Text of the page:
Survivalists. Militia And Perception, Then And Now


When I was in my teens, I remember seeing the above video which aired on Brit TV in 1982. With a few exceptions, the basic premise of the video implied that “Survivalists are nuts”. Even as a kid, I never fell for that premise, quite the opposite in fact. I believed that it made good sense to be prepared for hard times, and I thought the “Nuts” were the ones who just wanted to “Eat drink and be merry”, without any thought to planning ahead.

In order of appearance in the video, it showed Bruce Clayton (Life After Doomsday) the majority of the documentary was on the (CSA) Zarephath-Horeb Community Church (James Ellison and the Covenant the Sword and the Arm of the Lord), There was a former SF guy who was an Asst Prof at a Cali Univ., The Survival Store was depicted, they interviewed Kurt Saxon (Poor Man’s James Bond series, The Survivor series), an interview with an L.A. army surplus warehouse owner, you met Fred Kurpsy (mountain top guy), and they topped it off with General Mitch WerBell III (Sionics and Brigade Quartermasters) and his instructors from Sionics.

Bruce Clayton, along with Mel Tappan, Ragnar Benson, Duncan Long, and Kurt Saxon, was one of the more well known Survivalist writers, especially in the ’80’s, and his book, “Life After Doomsday” was one of the best books written on nuclear war survival skills and retreat type living. Although Cresson Kearny’s book “Nuclear War Survival Skills” is right there alongside Clayton’s book on good nuclear war preparedness skills, I would not call Kearny a “Survivalist writer”. Clayton is one of the only ones interviewed in that documentary that gave any semblance of being “right in the head”.

James Ellison of the Z-HC Church (polygamists) is obviously nuttier than a ten year old fruitcake. He’s one of the typical “God told me to do this” leaders (Ammon Bundy anyone?), and at the time of the interview in the winter (Jan/Feb) of ’81, believed “It’s gonna happen” soon (he said, “In the late ’60’s, God began to deal with us about the economic judgement, collapse and upheaval that was comin’ upon all the world, especially on this country.”). One of his guys even made this statement, “I don’t like to set dates, but it’s feelin’ kinda spooky, and it might be tomorrow, and or sometime in ’82, but it could last another ten years, but I don’t think so.”

I believe their (CSA) downfall came from two areas. First, they allowed the interview in the British documentary, which gave them a huge “footprint” with the Feds. Two, they got involved with Christian Identity, and then, “The Order” (whether they were physically involved with the crimes they are tied to and convicted of, I don’t know, but involvement with these groups put them in the crosshairs none the less). These two things made them a huge target for the Feds, and on April 19th, 1985 (imagine that), they got raided by FBI, ATF, and local LE.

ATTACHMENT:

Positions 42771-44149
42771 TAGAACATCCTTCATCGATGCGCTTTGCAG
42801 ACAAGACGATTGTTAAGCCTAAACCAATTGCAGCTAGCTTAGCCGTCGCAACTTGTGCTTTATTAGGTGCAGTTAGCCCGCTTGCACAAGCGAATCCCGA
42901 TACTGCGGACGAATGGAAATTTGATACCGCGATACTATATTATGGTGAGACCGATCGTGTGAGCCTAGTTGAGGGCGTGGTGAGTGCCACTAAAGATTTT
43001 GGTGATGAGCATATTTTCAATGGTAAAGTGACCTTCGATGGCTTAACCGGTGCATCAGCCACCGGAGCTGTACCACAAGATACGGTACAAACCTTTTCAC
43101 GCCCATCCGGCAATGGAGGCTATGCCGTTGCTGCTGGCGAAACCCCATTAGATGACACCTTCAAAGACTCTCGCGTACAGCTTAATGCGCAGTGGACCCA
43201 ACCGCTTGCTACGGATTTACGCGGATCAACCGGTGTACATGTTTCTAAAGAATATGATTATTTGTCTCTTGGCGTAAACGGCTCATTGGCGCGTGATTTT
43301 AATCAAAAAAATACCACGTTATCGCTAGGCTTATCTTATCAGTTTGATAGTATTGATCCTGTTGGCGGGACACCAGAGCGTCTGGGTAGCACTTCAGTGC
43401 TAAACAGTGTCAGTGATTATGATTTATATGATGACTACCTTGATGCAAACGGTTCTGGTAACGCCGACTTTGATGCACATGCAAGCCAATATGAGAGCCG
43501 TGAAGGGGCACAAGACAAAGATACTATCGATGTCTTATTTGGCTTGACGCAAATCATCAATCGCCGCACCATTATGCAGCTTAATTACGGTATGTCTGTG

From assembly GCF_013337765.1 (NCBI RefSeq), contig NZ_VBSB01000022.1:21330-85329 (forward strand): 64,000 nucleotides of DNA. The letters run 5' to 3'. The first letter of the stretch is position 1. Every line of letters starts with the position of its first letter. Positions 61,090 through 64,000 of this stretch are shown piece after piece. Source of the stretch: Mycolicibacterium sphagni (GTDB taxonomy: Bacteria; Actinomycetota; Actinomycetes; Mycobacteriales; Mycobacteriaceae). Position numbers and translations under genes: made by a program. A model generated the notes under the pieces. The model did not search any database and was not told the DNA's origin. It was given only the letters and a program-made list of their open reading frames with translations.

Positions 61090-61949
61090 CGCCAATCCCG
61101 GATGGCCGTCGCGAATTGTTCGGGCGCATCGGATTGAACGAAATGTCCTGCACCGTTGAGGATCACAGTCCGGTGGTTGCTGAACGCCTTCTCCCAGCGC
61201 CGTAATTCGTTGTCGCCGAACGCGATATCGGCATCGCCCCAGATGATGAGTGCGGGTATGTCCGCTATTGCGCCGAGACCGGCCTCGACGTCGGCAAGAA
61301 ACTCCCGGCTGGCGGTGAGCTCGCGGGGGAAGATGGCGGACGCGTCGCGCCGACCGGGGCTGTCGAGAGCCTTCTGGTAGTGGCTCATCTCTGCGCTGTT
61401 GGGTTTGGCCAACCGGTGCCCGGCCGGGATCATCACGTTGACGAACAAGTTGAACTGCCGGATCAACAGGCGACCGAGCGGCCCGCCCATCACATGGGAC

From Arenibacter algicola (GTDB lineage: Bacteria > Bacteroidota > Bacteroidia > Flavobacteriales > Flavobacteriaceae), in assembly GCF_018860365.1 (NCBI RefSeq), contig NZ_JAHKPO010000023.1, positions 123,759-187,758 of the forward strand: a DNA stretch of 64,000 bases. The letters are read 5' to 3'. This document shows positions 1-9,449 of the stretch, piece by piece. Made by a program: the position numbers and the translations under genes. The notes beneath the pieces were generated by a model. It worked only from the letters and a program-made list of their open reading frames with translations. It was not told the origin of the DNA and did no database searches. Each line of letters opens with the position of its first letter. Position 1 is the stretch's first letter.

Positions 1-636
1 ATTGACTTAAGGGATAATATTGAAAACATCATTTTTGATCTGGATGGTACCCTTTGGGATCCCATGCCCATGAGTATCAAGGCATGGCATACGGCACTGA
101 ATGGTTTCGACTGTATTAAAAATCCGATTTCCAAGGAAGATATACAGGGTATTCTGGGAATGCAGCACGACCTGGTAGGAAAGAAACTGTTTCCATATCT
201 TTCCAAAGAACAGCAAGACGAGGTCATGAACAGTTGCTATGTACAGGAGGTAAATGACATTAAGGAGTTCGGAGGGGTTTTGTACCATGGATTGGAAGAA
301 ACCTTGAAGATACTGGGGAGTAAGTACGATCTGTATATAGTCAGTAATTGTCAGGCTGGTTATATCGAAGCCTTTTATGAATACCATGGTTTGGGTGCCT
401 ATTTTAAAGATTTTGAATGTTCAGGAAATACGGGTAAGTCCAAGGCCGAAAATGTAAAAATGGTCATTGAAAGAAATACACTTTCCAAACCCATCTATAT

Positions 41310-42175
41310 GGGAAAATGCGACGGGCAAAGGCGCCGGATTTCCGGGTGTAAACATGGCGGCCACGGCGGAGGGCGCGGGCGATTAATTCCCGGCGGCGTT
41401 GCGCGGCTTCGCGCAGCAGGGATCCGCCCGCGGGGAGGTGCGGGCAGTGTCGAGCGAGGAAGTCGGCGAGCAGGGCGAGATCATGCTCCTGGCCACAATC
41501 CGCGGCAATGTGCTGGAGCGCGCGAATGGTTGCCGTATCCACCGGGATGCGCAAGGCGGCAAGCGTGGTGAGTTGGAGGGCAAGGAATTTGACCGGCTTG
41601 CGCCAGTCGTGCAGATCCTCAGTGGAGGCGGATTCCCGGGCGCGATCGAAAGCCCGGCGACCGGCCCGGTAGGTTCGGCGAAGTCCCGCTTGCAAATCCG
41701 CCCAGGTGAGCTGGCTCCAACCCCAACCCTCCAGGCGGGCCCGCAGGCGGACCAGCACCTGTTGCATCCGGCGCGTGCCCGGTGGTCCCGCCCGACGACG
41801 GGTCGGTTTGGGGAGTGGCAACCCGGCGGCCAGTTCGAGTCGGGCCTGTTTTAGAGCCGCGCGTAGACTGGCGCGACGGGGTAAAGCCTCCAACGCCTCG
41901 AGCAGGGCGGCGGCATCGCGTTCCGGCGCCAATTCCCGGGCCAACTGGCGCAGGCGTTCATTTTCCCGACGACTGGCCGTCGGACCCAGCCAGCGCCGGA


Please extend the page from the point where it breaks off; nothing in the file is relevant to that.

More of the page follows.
That being said, if they had kept out of the spotlight and not become part of groups who were being watched and under scrutiny, they had a pretty good thing going (except for the polygamy thing, that’s nuts LOL). I’ve always said if I had my choice, my survival group and retreat area would be something along the lines of the movie “The Village”, except it would be both well armed and trained.

Not a whole lot to say about the former SF Asst Prof. (Global earthquake guy) other than he seamed more concerned about showing off his toys to his students and the interviewer, than using the time to present a good message. Of course that could and probably was because of how it was edited (remember, the edit is everything to how you are perceived to the public).

Kurt Saxon is a character and a half, and was known for a number of books that had detailed info on anything from poisons and homesteading info, to explosives, and hardening your vehicle. He definitely had an interesting and harsh opinion about his fellow man, but who knows, maybe he had a reason. Regardless of his opinion of society, he put out info that would have been difficult to find anywhere else. He apparently resides in a nursing home now after having a stroke about five years ago.

Ah, “Fred the mountaintop guy”. Although I could see where Fred was coming from, I’m glad he did not have to put his “Mountaintop retreat” theory to the test in the last 36 years. His logistical issues could have been deadly in a real world SHTF scenario.

Gen. Mitch WerBell III, (OSS, Merc….) Video 1, 2, 3. Although a lot of people would look at the General with a jaded eye leaning towards a label of “Nut”. I’d say Mitch III had a better take on the real world than most of the people out there. From what I remember about what I read was covered in the curriculum of the course mention in this documentary, it was pretty well rounded in survivalist skills and more importantly, their practical application. Unfortunately, he died in ’83, but his Sons, Mitch IV and Geoff WerBell  are the guys who ran Brigade Quartermasters (one of the most popular Surplus/Mil Gear outlet’s in the 80’s and 90’s) for 35 years, and Mitch IV is still involved as a Director after it’s sale to Ira Green Inc. in 2010.

So what was gleened from watching this video? My take initially when I was a kid was, “Hey, I’m not alone in thinking it’s smart to do the Survivalist thing.” Now I look at it and think, “This is why prepping should be done in moderation, you should use as many durable, long lasting goods as possible, and have a ‘Rotation of supplies’ plan.”. Think about this. That video was from 36 years ago. Think of all the preps that can go bad within ten years. That five year supply of freeze dried food (EXPENSIVE) is great if you plan on using it within 20 years (I actually ate some of my Backpacker Pantry FD food from 1993 in 2013, and it was OK, but not what it was in the first 5 years), but what is more practical, making the majority of your food stockpile canned goods that you eat every day and will rotate through, or putting back freeze dried food you’ll never eat unless there’s an apocalypse?